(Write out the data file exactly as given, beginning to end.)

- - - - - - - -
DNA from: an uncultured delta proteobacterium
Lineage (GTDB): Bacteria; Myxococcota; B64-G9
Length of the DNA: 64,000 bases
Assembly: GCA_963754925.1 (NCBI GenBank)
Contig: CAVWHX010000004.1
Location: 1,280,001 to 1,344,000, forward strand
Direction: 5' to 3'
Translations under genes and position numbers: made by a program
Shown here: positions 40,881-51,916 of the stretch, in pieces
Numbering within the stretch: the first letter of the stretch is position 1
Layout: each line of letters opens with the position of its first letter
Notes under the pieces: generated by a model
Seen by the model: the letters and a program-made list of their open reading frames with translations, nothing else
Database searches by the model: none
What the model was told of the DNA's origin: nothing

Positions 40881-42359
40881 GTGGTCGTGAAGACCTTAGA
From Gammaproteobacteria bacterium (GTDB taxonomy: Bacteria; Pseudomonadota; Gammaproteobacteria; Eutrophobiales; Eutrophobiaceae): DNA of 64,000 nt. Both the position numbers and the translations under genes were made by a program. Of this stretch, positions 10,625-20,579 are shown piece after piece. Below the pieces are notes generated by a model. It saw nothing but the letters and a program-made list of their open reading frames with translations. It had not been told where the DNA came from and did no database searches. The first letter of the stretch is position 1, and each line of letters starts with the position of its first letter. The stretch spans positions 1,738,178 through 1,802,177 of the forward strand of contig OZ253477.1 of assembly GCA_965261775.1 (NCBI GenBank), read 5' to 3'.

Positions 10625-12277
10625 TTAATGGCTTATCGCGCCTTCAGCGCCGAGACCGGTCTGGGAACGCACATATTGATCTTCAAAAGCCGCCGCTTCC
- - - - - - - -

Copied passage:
DNA from: an uncultured delta proteobacterium
Lineage (GTDB): Bacteria; Myxococcota; B64-G9
Length of the DNA: 64,000 bases
Assembly: GCA_963754925.1 (NCBI GenBank)
Contig: CAVWHX010000004.1
Location: 1,280,001 to 1,344,000, forward strand
Direction: 5' to 3'
Translations under genes and position numbers: made by a program
Shown here: positions 40,881-51,916 of the stretch, in pieces
Numbering within the stretch: the first letter of the stretch is position 1
Layout: each line of letters opens with the position of its first letter
Notes under the pieces: generated by a model
Seen by the model: the letters and a program-made list of their open reading frames with translations, nothing else
Database searches by the model: none
What the model was told of the DNA's origin: nothing

Positions 40881-42359
40881 GTGGTCGTGAAGACCTTAGA
From Gammaproteobacteria bacterium (GTDB taxonomy: Bacteria; Pseudomonadota; Gammaproteobacteria; Eutrophobiales; Eutrophobiaceae): DNA of 64,000 nt. Both the position numbers and the translations under genes were made by a program. Of this stretch, positions 10,625-20,579 are shown piece after piece. Below the pieces are notes generated by a model. It saw nothing but the letters and a program-made list of their open reading frames with translations. It had not been told where the DNA came from and did no database searches. The first letter of the stretch is position 1, and each line of letters starts with the position of its first letter. The stretch spans positions 1,738,178 through 1,802,177 of the forward strand of contig OZ253477.1 of assembly GCA_965261775.1 (NCBI GenBank), read 5' to 3'.

Positions 10625-12277
10625 TTAATGGCTTATCGCGCCTTCAGCGCCGAGACCGGTCTGGGAACGCACATATTGATCTTCAAAAGCCGCCGCTTCC